“Every kid is different, they learn differently. Some of these kids are visual learners and some kids need you to physically re-enact the phases. For most of the kids, they honestly need the interactive type of play because right now these kids are online schooling and they’re not getting enough activities. So when they come to practice now, they’re going to let that energy loose,” Phillips added.

“The younger kids are really suffering. Everything is based on their parents take them to practice, wanting them to be involved. Whereas the 17-year-old kids can drive themselves to go play. It’s definitely a difficult time but you got to find a way to make it work for these kids to be active and have some fun.”

Lion coaches Ryan Phillips and Kelly Bates have spent a large portion of this lost football year motivating kids in different sports.

Bates Laces Up Skates For Kids Hockey

Offensive line coach Kelly Bates is used to guiding the careers of 300-plus pound behemoths. But recently, he has been making use of his background on the ice.

The former Muenster, Saskatchewan Senior League grinder has been taking the time that he normally wouldn’t have to coach his 10-year-old daughter Nyah’s hockey team in the Tri-Cities Female Ice Hockey Association.

This is the first time she is playing on an organized hockey team.

“Obviously at this time of year, coaching or helping out with their sports isn’t normally an option for me so it was sort of one of those instances where I wanted to make sure I took advantage of a time that I don’t normally have and they needed someone to help out,” Bates said.

Although it is a challenging year for youth sports to operate compare to the past, Bates said he was impressed and amazed with all the people that keep the association running. The staff had to consistently stay on top of the latest COVID-19 protocols to ensure players can safely be on the ice.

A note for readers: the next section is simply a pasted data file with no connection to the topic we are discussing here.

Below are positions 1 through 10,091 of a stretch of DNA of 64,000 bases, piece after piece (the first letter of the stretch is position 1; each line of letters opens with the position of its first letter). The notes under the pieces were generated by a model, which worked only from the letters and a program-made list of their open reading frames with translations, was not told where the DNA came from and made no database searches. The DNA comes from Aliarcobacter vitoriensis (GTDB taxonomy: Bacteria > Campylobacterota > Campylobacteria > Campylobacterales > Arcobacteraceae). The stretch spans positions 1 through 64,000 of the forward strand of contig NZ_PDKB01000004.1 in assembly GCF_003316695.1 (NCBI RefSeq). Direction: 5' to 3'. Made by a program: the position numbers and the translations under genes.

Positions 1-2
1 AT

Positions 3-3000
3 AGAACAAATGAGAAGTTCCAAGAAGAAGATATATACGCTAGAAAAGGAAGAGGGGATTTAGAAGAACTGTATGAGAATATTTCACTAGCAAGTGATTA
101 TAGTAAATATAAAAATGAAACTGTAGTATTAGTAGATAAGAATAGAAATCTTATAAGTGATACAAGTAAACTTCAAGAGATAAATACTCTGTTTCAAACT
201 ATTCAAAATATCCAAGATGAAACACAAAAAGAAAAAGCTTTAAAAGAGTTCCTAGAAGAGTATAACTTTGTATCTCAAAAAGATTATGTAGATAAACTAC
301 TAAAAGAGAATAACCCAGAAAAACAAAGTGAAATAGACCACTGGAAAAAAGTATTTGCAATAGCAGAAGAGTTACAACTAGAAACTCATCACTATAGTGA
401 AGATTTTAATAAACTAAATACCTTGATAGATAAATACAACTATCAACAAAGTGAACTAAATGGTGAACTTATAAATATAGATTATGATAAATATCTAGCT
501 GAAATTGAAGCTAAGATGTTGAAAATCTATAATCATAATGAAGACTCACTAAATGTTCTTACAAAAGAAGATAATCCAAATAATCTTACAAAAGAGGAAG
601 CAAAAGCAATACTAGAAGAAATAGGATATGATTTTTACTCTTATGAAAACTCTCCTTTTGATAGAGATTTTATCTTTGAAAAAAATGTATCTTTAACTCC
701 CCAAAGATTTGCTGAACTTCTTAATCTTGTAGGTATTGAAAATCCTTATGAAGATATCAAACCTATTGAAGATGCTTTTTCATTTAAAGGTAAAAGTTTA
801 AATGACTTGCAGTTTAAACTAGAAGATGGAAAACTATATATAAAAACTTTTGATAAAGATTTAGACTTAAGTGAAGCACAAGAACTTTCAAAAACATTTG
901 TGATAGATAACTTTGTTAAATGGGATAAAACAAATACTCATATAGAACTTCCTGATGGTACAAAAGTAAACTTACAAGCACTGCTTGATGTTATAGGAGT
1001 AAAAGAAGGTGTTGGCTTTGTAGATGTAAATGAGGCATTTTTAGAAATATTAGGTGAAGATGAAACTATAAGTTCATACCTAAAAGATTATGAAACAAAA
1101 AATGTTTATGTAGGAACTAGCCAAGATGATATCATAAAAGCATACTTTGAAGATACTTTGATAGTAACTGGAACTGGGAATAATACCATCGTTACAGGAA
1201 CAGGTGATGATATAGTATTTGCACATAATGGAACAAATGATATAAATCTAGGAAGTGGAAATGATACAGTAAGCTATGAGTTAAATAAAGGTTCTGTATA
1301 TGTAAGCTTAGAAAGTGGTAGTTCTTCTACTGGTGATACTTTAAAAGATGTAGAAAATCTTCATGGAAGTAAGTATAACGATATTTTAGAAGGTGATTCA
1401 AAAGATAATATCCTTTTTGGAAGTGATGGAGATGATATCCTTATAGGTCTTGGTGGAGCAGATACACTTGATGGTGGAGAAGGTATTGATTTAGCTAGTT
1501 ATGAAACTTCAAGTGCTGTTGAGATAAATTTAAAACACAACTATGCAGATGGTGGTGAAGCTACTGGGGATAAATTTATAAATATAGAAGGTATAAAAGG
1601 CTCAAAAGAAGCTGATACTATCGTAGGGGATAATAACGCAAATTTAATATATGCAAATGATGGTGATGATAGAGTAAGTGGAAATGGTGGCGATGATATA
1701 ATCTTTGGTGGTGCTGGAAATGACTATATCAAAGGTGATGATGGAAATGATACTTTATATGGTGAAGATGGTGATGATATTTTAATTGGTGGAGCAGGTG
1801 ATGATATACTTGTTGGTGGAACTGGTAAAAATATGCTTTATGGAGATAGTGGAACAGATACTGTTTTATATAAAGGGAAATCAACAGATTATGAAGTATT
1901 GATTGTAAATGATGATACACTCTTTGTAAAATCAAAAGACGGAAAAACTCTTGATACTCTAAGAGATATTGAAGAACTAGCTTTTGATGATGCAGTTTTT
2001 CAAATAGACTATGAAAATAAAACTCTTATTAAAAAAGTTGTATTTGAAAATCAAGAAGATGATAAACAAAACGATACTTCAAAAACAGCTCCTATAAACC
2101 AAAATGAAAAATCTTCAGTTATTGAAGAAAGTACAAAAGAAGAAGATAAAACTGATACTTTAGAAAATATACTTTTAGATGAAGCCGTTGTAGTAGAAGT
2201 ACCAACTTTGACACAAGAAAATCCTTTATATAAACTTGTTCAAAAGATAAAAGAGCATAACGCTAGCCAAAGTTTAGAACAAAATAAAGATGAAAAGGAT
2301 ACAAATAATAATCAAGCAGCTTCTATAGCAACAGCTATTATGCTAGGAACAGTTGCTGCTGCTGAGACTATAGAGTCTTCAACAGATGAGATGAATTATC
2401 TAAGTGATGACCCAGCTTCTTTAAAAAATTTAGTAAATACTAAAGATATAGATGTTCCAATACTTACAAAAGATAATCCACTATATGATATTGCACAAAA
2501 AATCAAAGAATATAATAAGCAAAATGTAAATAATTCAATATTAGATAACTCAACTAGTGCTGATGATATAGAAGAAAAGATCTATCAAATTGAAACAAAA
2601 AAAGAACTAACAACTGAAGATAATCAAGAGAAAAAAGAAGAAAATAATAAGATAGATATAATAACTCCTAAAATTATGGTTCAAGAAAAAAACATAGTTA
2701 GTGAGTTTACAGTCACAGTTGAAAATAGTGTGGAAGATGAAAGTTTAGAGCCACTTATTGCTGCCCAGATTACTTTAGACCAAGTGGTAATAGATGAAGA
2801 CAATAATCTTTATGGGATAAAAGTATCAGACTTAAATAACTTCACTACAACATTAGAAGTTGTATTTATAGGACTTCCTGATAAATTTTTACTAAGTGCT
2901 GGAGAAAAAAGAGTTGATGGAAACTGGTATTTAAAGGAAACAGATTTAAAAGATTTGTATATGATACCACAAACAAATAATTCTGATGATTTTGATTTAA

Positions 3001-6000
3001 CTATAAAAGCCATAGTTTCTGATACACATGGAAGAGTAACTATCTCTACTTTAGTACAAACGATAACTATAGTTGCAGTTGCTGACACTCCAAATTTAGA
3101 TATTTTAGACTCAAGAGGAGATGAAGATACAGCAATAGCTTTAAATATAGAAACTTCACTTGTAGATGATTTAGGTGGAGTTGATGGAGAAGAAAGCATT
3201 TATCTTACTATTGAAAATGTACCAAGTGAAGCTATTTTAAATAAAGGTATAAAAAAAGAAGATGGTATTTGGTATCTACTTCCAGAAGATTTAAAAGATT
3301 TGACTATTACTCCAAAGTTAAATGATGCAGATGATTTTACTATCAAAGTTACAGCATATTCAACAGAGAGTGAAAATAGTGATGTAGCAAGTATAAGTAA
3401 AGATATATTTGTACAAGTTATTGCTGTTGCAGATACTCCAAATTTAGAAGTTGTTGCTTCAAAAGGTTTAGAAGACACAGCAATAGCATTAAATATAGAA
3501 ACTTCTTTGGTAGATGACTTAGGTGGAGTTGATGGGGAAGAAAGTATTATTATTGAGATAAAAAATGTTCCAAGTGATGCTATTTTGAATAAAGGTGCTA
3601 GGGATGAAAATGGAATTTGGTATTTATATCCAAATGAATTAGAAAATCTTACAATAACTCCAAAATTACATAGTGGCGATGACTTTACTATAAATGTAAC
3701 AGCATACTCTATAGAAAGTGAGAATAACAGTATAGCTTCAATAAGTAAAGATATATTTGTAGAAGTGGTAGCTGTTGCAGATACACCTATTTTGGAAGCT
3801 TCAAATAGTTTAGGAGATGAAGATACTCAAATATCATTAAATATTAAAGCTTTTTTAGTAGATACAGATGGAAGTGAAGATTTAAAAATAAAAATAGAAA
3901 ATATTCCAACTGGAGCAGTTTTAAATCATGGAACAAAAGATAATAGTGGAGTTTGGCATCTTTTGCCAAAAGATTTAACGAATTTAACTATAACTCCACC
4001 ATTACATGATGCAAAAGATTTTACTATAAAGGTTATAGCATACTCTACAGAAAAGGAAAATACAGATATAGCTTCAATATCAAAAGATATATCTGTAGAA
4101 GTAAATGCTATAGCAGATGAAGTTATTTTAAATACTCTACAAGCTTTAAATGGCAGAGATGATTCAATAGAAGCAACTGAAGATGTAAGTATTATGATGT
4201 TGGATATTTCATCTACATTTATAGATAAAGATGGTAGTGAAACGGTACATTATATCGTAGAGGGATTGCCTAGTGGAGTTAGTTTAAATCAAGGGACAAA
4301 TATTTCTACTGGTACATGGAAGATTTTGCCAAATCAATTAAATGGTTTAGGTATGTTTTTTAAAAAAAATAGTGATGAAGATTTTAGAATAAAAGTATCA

“They put in countless hours in a regular year and then a year like this, where they’re constantly liaising with the Ministry of Health, constantly updating health protocols and these are intricate documents that are 30 plus pages long that have health protocols and seem to be changing every week and going out every week. So, to me, the organization and the coordination at each level is just amazing and I feel very fortunate to be a part of it.”

Lion coaches Ryan Phillips and Kelly Bates have spent a large portion of this lost football year motivating kids in different sports.

Although the girls only played one game this year so far, they’re currently back in phase two of the return to play safety plan, where they can only practice two to three times a week for an hour.

On top of the weekly practices, the association held a fundraiser for the Tri-Cities Food Bank this past weekend on Dec. 12, at a 7 a.m. practice.

“I’m very spoiled to be a part of it, and just feel very fortunate to get to spend some time with my daughter and at the same time see all these other amazing people and you know their love of sport and in this case, love of hockey, rub off on everyone,” the o-line coach added.

Usually, the season starts in October and goes until the middle of March where it normally ends with a tournament. But all the games are postponed until further notice. However, Bates said the girls have a great attitude and they continue to show up to practice week in and week out.

Meanwhile, down in Texas wide receivers coach Jason Tucker told fans during our BC Lions Town Hall from Nov. 18, that he has been partaking in all four of his daughters’ basketball games while looking forward to a safe return to Canada in a few months time.

In many ways, 2020 was a bad year for a lot of people. But in the case of these Lions leaders, they will one day look back on it and cherish the extra time with family and helping young kids achieve their own professional goals.